The Wall Street Journal last week published an editorial, titled, "It Pays to Be A Wyoming Cowboy." The story behind that headline goes back to July 2018 when, as Campus Reform reported at the time, the University of Wyoming stood its ground against about two dozen professors who took issue with the school's newly-unveiled slogan, "the world needs more cowboys."
The slogan, critics said was sexist and xenophobic, among other things.
“I am not the only person for whom the word ‘cowboy’ invokes a white, macho, male, able-bodied, heterosexual, U.S.-born person,” associate professor of kinesiology and health Christine Porter said at the time. “The history of cowboys, of course, is much more diverse than that racially, and presumably also for sexual orientation. But the image—what the word ‘cowboy’ means off the top of almost everybody’s head in the U.S.—is the white, heterosexual male.”
Despite the criticism, however, the university stood its ground and continued its marketing campaign with the slogan.
Between July and December 2018, royalties were up $38,000 over the same period in 2017 as the school licensed 143 different products with the tagline to third-party vendors. A funeral home even requested permission to create a “the world needs more cowboys” coffin. Talk about getting the final word.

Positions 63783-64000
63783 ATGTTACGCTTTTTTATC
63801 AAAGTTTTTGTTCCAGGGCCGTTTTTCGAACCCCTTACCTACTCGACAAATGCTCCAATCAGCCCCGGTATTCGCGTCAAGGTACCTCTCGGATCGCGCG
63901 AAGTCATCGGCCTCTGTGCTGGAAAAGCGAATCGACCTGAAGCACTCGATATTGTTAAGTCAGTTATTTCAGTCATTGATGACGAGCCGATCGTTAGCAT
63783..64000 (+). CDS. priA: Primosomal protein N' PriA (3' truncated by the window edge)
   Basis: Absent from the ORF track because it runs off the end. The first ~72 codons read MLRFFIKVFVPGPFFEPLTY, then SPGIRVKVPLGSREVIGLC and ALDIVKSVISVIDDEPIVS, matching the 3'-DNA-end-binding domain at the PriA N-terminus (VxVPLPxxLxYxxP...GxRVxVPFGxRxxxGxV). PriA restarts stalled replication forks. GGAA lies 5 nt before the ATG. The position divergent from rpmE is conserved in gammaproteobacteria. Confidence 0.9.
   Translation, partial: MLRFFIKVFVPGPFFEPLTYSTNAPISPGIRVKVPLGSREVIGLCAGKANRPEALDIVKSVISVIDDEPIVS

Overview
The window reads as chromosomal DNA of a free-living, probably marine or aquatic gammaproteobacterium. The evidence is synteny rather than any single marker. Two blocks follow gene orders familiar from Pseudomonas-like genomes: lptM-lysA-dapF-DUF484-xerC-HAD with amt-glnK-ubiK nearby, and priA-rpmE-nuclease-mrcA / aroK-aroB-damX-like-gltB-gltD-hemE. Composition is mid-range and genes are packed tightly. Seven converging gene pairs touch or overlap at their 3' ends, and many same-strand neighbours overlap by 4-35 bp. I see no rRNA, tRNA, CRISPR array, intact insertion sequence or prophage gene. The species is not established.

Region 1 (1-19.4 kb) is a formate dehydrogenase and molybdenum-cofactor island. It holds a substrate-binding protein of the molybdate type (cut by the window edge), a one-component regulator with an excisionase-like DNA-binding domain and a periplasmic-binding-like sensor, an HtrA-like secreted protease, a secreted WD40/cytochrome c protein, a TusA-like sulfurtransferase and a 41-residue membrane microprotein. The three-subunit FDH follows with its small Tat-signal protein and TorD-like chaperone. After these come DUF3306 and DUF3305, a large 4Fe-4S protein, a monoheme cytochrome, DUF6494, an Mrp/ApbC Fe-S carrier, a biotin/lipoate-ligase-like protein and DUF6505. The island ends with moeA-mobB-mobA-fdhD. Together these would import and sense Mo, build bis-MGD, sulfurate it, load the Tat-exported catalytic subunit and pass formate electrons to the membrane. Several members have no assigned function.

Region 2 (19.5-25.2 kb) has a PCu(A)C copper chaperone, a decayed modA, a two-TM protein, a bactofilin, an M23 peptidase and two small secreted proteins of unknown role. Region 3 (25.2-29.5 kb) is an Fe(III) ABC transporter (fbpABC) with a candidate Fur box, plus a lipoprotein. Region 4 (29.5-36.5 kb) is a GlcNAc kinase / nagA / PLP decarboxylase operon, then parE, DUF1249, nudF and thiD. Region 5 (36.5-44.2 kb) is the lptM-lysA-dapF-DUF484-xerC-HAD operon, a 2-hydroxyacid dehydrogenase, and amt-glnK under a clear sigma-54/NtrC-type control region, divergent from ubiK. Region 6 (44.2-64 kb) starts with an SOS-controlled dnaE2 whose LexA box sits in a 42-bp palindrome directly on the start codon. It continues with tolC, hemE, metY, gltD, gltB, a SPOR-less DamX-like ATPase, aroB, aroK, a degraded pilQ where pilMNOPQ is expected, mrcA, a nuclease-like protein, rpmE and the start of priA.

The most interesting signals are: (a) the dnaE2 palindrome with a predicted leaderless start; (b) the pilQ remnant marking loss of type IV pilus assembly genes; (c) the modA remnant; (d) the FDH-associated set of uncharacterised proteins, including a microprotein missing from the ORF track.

The campaign has been a hit off campus, too. A campaign ad video had half a million views online—nearly the equivalent of Wyoming’s state population. After seeing the digital ads, some 18,000 viewers clicked on the link and gave their information to recruiters. Enrollment numbers won’t be in until later this year, but “it’s pretty clear there’s been an increase in interest,” spokesman Chad Baldwin says.
Campus Reform Correspondent and UW student Jessie Leach joined Fox & Friends Tuesday morning to discuss the topic
"There's an outrage culture on our campuses and everybody wants to be part of the newest outrage and a couple of people at the University of Wyoming I guess just wanted a bite at that apple," Leach said, later calling the controversy "silly."
"I was born and raised in Wyoming...and I've never once related the words cowboy with 'genocide,' 'xenophobia,' or anything like that," she said.
For Leach, the cowboy controversy triggered two separate reactions.
"The first is that these professors are completely missing the facts and the fact is when they claim that this slogan is sexist and it's xenophobic, cowboys exist all over the world. But beyond that, my second reaction is they're completely missing the point. The point of the slogan is to say the world needs more people with the cowboy spirit and that's the spirit of hard work, determination, self-reliance, and integrity," she added.